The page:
Lake on the Mountain in Prince Edward County is an idyllic part of Ontario.
Rolling farmland, vineyards and apple orchards form a pleasant backdrop for one mysterious lake… the Lake on the Mountain. The Lake on the Mountain is a just over one square kilometer in size, rises to 62 meters above the Bay of Quinte (Lake Ontario) and approximately 37 meters deep. It drops of quick quickly from its shore and its origins are unknown at this time. Also unknown is how the lake is fed and from where. The Mohawk peoples called the lake Onokenoga, or Lake of the Gods, and believed that spirits dwelled within its deep waters. Each spring they offered gifts to the spirits to ensure a successful crop in the coming year. Early settlers believed the lake was bottomless and still others thought Lake on the Mountain led to a subterranean passage and distant water source.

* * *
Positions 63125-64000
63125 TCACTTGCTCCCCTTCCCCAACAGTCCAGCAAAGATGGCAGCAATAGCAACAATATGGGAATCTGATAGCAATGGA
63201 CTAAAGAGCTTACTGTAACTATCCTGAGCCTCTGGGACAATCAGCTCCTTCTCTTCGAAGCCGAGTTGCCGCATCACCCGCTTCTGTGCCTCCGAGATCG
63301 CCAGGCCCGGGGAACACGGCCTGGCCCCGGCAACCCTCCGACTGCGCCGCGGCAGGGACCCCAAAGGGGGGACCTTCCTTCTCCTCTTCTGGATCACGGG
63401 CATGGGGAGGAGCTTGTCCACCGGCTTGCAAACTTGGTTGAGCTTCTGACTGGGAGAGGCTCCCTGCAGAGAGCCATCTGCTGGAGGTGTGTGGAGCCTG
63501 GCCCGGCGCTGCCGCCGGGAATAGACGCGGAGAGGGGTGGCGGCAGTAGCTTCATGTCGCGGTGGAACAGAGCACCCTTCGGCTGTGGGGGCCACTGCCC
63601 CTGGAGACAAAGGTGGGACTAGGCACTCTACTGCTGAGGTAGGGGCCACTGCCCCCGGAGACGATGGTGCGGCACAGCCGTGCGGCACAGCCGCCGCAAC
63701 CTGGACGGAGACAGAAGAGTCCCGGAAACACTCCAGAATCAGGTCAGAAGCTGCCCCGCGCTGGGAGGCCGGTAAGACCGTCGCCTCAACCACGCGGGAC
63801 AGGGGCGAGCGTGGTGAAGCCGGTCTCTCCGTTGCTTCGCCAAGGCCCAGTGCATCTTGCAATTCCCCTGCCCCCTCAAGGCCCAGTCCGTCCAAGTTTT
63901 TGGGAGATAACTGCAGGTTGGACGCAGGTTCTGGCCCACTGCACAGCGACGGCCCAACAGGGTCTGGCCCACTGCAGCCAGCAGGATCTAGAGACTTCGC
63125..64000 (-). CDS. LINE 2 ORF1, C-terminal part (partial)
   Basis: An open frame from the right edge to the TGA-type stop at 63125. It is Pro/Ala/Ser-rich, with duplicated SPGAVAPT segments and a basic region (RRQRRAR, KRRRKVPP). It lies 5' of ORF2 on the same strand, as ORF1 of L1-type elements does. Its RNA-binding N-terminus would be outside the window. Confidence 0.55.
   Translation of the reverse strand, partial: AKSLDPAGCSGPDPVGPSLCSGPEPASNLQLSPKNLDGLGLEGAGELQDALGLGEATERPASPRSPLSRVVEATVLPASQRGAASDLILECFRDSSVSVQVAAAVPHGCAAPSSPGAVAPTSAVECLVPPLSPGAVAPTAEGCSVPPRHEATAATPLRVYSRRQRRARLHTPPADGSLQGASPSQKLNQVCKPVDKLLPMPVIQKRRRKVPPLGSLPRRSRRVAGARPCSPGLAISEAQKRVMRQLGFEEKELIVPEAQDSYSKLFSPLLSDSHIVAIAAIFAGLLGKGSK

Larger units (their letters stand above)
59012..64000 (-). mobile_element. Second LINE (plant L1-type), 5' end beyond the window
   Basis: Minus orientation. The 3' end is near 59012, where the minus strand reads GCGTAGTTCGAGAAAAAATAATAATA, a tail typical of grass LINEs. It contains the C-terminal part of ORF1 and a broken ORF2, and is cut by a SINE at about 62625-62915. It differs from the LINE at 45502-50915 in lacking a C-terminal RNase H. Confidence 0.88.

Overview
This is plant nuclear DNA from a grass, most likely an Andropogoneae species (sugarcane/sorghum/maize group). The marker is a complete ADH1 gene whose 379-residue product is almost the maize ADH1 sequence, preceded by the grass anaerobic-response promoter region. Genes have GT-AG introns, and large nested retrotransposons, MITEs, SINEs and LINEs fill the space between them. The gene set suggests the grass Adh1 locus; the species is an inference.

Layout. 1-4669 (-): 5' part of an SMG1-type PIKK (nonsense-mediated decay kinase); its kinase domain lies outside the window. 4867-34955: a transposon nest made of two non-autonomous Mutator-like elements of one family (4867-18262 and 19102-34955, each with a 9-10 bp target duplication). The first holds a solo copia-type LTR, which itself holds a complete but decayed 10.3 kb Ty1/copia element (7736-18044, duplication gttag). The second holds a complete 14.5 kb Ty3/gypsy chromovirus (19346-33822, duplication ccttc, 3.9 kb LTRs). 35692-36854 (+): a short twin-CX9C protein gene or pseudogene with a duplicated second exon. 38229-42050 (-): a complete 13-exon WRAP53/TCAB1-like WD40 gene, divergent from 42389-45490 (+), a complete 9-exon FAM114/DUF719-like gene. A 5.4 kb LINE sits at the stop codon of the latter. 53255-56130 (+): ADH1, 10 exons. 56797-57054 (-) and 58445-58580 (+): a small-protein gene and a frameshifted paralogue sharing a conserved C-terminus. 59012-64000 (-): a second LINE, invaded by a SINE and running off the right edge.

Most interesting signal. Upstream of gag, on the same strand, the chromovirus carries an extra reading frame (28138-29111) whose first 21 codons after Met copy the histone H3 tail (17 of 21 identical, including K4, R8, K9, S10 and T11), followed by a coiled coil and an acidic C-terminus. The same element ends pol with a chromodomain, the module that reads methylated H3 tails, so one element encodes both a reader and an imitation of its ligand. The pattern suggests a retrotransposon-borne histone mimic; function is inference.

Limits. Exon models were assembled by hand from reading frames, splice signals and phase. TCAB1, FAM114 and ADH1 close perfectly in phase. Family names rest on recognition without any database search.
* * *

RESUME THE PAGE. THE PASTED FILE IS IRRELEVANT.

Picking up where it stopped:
Stories of how the lake was created include volcanoes, meteorites and large glacial whirlpools, but the most accepted theory is a collapsed doline, an odd feature found in areas with limestone rock foundations. Geologists, the spoil-sports that they are, maintain that the lake is a collapsed doline, an odd feature found in areas with limestone rock foundations. Wikipedia defines a doline as a sinkhole.
Lake on the Mountain and the community of Glenora at the base of the lake are also a play a large part in Ontario’s past. Saw mills and grist mills produced flour, a major commodity from the lake region. From 1796 until the early 1900′s the bay’s nice harbor facilities, the availability of water power supplied by the Lake on the Mountain, and access to major shipping lanes attracted other businesses including a turbine foundry.
You can read more about The Lake on the Mountain at Ontario Parks Website
I remember hearing that the rise and fall of Lake on the Mountain’s depth was closely tied to the rise and fall of Lake Erie. Is there any evidence to support the theory that the 2 lakes are connected hydraulically?